-Hemophilia B: F9 Gene= Christmas disease
-Hemarthrosis (popcorn)
=spontaneous bleeding into a joint

57

Sickle Cell Disease

-Mutation on HBB gene
-Autosomal RECESSIVE
-Atypical Hemoglobin molecules=Crescent shaped break down prematurely
-Anemia, infections, SOB, fatigue
-Common in specific areas

58

Cystic Fibrosis

-Autosomal RECESSIVE
-Mutation in the CFTR gene that codes for chloride channels in epithelial cells
-Water balance in secretions is disrupted= Thick, sticky mucus obstructing in airways in lungs and ducts of pancreas
-Failure to thrive, poor growth
-Meconium ileum (popcorn)
-->newborn intestinal obstruction due to thick fecal waste products
-Pulmonary dz= Most common cause of morbidity
-->pulmonary systems can't defend against pathogens well
-->Chronic sinus infections common in CF pt's (this isn't normal in kids)
-Sweat Chloride test

59

Marfan Syndrome

-Autosomal dominant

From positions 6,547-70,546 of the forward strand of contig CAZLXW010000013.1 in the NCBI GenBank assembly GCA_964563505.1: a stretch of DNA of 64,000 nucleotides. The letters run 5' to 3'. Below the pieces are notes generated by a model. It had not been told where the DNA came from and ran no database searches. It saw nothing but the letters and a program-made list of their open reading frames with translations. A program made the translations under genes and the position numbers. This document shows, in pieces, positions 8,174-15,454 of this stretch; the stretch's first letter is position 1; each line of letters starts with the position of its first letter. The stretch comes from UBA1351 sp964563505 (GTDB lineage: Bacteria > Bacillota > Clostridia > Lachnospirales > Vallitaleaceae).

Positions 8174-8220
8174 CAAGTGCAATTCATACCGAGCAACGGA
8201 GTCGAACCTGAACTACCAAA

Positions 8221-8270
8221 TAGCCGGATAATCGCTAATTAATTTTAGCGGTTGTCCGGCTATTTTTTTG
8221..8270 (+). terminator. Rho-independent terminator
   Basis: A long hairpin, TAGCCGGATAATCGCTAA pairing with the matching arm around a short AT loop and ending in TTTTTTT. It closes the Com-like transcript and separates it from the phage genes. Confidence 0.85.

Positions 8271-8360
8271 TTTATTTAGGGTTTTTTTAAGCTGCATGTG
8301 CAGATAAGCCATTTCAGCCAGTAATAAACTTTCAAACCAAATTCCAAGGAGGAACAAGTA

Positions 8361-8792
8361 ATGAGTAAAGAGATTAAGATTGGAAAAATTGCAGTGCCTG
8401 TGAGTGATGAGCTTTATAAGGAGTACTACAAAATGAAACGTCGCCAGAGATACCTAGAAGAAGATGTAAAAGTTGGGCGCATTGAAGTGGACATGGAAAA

-Mutation on FBN1
-Defects in connective tissue (hyper flexible joints)
-Tall, long arms, arm span>height
-Dislocated lens of eye (popcorn)
-Aoritic aneurysm/dissection (popcorn)
-Advised to avoid sports, caffeine, decongestion to avoid increased stress on CV system

60

Neurofibromatosis Type 1

-Autosomal Dominant
-NF1 gene on chromosome 17=tumor suppressor gene
-Growth of neurofibromas on nerves of skin and brain
-Cafe-au-lait spots=Hyperpigmented skin
-Crowe sign= axillary/inguinal feckling
-Lisch nodule in eye

61

Polcystic Kidney Disease

-Fluid filled sacs in kidneys
-Can't filter blood properly
-->Kidneys enlarge and can fail
-HTN, back pain, hematuria, UTI's, kidney stones
-Increased risk of aortic/brain aneurysm
-Two forms:
1. Autosmal Dominant= more common, develop in adulthood
2. Autosmal Recessive= RARE, lethal early in life

62

Teratology

Study of abnormal development

63

Teratogens

-Anything capable of disrupting embryonic or fetal development and producing malformations
-Critical period for teratogenic effects is 3-16 weeks gestation
-Timing of exposure determines which systems are affected